Aleksandr Sergeyevich Pushkin is considered by many literary critics and people around the world as Russia’s greatest poet, author, and the founder of modern Russian literature. Pushkin was born into a Russian noble family on June 6, 1799. As a student attending private school in Moscow, Russia, he excelled in French culture and the French language. Also, during his youth, he began crafting short stories and poems. As his writing skills matured he developed his literary gift of captivating readers through stories and verse that were embedded with topics he felt passionate about. Often these controversial topics included love, racism, social injustice, and political humor and commentary often unwelcome by Russian officials. Some of his works chronicled the lives of his ancestors.
In Pushkin’s unfinished 1828 romance novel titled Blackamoor of Peter the Great, he proudly writes about his black great-grandfather, Ibrahim Petrovitch Hannibal, brought to the court of Peter the Great as a servant but who was treated like a son by the Czar. Hannibal would later become one of Russia’s leading military figures and finest engineers. It is through Pushkin’s positive portrayal of his black great-grandfather that generations of avid readers drew—and continue to draw—hope, inspiration and encouragement that “any man—despite his color—could rise to, given the opportunity.”
Aleksandr Pushkin was a husband and a father. In 1831 he married Natalya Goncharova, considered by many to be the most beautiful woman in Russia. The couple eventually had four children.
Despite his distant African ancestry, Aleksandr Sergeyevich Pushkin lived as a white man in Russia, but he eventually was oppressed by members of Russian monarchy. Initially he was on a first-name basis with Tsar Nikolas I and visited the royal estates on several occasions. However, as Pushkin’s writings became more critical of the Russian government and Russian elite society he was brought into an alliance with the Decemberists, members of the Russian military elite who opposed the Russian tsar’s authoritarian rule. Decemberists wanted more freedom and the ability and right to govern their own affairs. Pushkin’s work became increasingly unpopular with the Russian Monarchy and therefore he was considered an enemy of the Tsar. In 1820 he was sent into exile in Yekaterinoslav in Siberia. By autumn 1826 Pushkin had found his way back to Moscow.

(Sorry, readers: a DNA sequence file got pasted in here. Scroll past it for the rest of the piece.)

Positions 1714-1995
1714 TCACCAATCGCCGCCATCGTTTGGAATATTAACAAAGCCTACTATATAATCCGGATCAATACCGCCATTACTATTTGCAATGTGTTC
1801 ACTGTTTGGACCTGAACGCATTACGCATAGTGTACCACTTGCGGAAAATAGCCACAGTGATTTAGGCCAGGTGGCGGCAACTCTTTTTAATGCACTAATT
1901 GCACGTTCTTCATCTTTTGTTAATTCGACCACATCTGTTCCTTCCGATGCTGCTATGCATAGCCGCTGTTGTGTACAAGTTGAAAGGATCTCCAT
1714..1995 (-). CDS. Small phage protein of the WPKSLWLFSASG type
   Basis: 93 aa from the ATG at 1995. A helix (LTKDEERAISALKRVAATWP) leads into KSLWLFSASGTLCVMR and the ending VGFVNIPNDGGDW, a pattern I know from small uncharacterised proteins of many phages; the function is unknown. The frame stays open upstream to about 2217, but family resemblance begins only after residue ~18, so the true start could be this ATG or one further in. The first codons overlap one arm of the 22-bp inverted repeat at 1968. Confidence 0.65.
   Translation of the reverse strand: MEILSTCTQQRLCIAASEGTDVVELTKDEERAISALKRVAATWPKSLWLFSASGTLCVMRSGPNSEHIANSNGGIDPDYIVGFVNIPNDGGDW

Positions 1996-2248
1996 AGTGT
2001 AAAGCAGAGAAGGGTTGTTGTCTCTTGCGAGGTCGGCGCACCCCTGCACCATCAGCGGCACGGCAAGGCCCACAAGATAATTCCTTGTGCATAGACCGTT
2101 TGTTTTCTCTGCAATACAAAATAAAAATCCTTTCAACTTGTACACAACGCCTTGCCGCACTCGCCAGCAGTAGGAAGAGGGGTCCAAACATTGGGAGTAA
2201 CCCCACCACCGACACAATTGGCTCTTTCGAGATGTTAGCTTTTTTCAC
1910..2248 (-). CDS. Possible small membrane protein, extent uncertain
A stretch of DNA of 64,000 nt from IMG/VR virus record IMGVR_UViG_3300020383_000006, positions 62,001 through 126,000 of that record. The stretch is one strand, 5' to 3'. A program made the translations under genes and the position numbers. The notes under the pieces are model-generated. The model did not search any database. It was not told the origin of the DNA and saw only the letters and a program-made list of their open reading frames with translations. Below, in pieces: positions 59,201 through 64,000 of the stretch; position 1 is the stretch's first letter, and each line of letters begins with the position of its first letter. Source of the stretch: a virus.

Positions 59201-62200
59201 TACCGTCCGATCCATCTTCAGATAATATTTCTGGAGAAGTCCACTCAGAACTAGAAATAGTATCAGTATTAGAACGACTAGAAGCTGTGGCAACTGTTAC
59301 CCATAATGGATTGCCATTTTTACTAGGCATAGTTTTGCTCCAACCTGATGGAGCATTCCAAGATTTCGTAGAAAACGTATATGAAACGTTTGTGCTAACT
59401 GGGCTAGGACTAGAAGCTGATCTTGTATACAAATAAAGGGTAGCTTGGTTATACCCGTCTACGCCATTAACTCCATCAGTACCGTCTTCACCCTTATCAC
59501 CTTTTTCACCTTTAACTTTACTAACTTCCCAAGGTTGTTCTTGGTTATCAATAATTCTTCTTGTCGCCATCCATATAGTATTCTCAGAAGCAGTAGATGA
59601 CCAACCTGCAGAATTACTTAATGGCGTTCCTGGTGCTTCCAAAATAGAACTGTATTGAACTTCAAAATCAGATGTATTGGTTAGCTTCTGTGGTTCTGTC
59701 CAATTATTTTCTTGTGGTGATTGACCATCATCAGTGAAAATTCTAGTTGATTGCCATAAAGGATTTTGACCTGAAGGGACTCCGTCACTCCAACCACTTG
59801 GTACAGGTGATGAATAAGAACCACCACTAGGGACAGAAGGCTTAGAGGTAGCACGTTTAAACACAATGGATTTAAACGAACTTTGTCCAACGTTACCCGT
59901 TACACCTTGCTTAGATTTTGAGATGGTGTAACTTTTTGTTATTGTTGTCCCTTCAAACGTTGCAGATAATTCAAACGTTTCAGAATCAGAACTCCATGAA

Throughout his period of exile, as before Pushkin never stopped writing. His accounts of everyday people living life entrenched in rich Russian folklore. These stories and poems endure to this day because people around the world identify with his characters and stories on a personal level. His memorable contributions to literature include: Blackamoor of Peter the Great, Tales of Belkin, Queen of Spades, Ruslan and Ludmila, The Bronze Horseman, and The Tale of the Tsar Sultan.
On February 10, 1837, Aleksandr Sergeyevich Pushkin was mortally shot and killed during a duel he had entered to protect his wife’s honor from Georges d’Anthes, a French officer in the Russian Army who attempted to seduce her. He was 37. Today there are numerous monuments in Russia that are tributes to the nation’s greatest writer. The largest is the Pushkin Museum in Moscow.